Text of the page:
Account book of Lynfield Farm butter sold during the summer of 1917.
The family also participated in the U.S. Food Administration’s rationing campaigns, observing “Meatless Mondays” and “Wheatless Wednesdays,” in effort to conserve those items for soldiers that were easy to preserve and transport in bulk. Marjorie the younger observed in a letter to her father that the family was eating only brown [rye] bread as of August 1917, doing their part to help feed the soldiers overseas. Additionally, as part of the effort to conserve gasoline, Marjorie sold one of the family’s cars, a Studebaker, in the summer of 1917. During the coal shortage of the winter of 1917-1918, the schools in Philadelphia closed for several weeks and the Gibbon children had to complete their lessons at home until warmer weather returned. The children also did their part to support the war effort by selling liberty bonds with the Boys Scouts and raising money for the YMCA. The two eldest boys, Jack and Sammy, competed to see who could raise the most money.
Samuel Gibbon's letter to his father, describing how he raised money for the Y.M.C.A.
The eighteen months in which the United States was involved in the war also saw other significant national changes and events. A letter written by Marjorie the younger to her father describes her uncle’s reaction to the first nationally imposed daylight saving time:
“[…] Uncle Sam was taking as gloomy a view of life as usual. I wish you could have heard him; it would have been such a good chance for one of your time-honored arguments with him. I suppose you know from the papers that we are going, at last, to adopt the day-light saving scheme and advance the clock an hour on the 31st of March. Uncle Sam says ‘it’s the last straw in idiocy’ and as far as he is concerned he is going to pay absolutely no attention to it. It is the most utter rot. If the clock says 10:30 and he knows it is really only 9:30 he will stay up another hour. When I suggested that he would get an hour’s less sleep as he would have to get up at the usual time the next morning, he angrily declared that he would stay in bed as long as he pleased and that no one should tell him what time to get up. Can’t you just see him arriving an hour late for trains, meetings, etc.?”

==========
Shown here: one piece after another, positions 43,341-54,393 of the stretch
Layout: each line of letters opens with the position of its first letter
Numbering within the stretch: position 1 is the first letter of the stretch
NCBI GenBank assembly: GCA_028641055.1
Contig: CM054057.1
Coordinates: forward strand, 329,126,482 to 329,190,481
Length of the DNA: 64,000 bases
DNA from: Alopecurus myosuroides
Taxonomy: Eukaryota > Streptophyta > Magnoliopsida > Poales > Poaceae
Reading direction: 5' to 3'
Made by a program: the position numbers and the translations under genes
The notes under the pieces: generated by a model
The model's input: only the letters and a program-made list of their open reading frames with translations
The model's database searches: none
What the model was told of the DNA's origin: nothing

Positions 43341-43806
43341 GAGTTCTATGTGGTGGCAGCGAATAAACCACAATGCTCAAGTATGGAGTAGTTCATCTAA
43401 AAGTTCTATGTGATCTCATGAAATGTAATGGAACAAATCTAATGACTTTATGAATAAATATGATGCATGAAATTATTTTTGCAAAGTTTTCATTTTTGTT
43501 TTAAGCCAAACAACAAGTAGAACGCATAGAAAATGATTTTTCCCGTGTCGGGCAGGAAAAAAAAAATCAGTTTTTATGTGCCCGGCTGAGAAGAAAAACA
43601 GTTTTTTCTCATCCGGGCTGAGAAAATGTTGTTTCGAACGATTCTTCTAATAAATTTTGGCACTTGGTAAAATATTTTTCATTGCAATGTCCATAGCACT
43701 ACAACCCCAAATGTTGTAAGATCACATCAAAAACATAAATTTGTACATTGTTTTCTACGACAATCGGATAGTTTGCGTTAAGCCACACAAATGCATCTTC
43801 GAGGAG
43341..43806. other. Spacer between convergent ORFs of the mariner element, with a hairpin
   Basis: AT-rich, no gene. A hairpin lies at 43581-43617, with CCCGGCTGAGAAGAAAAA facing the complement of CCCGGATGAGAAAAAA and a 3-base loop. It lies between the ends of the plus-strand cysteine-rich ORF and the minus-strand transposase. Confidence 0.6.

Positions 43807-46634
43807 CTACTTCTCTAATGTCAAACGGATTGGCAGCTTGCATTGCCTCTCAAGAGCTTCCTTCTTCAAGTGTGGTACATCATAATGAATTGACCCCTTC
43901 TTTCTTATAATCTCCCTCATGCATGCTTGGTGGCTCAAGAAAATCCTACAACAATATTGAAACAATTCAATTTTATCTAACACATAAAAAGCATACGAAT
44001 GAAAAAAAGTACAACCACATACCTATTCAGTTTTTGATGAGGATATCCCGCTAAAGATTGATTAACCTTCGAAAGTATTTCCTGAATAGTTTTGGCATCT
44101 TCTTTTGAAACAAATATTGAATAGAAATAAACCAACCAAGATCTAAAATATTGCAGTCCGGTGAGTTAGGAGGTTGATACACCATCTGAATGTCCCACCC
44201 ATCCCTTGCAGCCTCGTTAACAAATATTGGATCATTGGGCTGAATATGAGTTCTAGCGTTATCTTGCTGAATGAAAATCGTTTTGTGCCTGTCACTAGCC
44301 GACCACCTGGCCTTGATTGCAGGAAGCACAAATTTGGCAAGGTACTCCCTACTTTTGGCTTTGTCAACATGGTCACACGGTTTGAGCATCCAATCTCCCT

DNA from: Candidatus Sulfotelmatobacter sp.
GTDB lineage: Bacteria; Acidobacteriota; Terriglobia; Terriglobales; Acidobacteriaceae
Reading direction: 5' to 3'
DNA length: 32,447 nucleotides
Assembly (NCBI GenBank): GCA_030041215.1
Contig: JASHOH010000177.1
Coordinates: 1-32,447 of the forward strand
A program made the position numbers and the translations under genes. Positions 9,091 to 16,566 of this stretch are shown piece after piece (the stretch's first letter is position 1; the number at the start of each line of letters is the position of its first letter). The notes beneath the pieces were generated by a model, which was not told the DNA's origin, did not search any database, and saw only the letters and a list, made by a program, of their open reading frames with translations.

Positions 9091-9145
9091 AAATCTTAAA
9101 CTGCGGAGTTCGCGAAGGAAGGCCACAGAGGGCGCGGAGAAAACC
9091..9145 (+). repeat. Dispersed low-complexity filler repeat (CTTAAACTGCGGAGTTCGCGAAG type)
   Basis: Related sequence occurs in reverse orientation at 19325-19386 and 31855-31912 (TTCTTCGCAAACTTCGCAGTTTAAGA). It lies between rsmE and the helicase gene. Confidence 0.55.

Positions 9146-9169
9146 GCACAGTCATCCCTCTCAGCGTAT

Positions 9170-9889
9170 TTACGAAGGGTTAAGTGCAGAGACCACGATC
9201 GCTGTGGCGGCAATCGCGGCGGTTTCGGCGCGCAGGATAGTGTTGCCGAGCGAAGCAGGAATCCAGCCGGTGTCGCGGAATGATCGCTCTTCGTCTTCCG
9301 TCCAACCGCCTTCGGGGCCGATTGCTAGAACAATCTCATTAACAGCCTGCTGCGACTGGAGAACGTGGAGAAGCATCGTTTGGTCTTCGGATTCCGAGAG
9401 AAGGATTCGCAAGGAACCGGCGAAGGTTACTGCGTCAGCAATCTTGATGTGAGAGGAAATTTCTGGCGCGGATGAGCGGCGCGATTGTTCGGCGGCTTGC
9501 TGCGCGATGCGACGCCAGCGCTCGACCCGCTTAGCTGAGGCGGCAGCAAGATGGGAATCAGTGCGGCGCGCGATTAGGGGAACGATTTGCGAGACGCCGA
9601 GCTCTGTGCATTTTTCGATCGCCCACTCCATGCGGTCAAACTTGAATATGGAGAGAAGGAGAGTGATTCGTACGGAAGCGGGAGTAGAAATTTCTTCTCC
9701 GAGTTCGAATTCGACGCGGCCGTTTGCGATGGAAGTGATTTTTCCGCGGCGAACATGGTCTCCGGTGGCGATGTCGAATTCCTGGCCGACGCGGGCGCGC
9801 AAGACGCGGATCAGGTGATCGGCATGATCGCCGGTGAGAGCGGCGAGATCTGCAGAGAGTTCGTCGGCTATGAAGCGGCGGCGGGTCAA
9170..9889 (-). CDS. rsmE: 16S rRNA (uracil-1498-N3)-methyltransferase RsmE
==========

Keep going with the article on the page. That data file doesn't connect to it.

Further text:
Letter from Marjorie Gibbon (the younger) to her father, March 17, 1918
Other developments on the home front were of a much more sinister nature. Beginning in the summer of 1918, reports of Spanish influenza began to emerge within Philadelphia. By the end of September, the number of cases had reached epidemic proportions, shutting down the city’s schools, churches, theatres, and other public places. Conditions were made worse by the fact that great numbers of the city’s medical professionals and hospital staff were serving overseas. The impact of the outbreak was thus much worse than it otherwise might have been since many victims did not receive adequate medical attention. Hundreds of thousands of Philadelphia citizens had fallen ill and roughly 13,000 had died by the time the epidemic waned in late November. The Gibbon family was fortunate enough to emerge without any illness. From September through early November, Marjorie and the children stayed sequestered in the relative safety of the farm in Media. The children did not attend school for the month of October and they even avoided the train and other public transportation as much as possible, only using the car for necessary trips into town. Their letters from this time recount the almost daily news of deaths of friends and relatives.
Letter from Marjorie Gibbon (the younger) describing her experience of the Spanish influenza epidemic in Philadelphia, October 12, 1918
The epidemic trickled to an end in Philadelphia with the colder months of November and December. By then, much of the news from home recounted rumors of decisive Allied victories in Europe and finally, an approaching end to the war.
Just as Dr. Gibbon’s letters are valuable for their rich documentation of the experiences of Allied medical personnel during World War I, Marjorie Gibbon’s letters provide valuable insight about the Philadelphia home front. While American women and children faced less disruption to their daily lives in comparison to their European counterparts, they nevertheless experienced significant cultural and social change over the eighteen months the United States was involved in the war. As such, the Gibbon family papers prove valuable primary sources for their documentation of both Philadelphia history and World War I.
John and Marjorie Gibbon later in life, circa 1946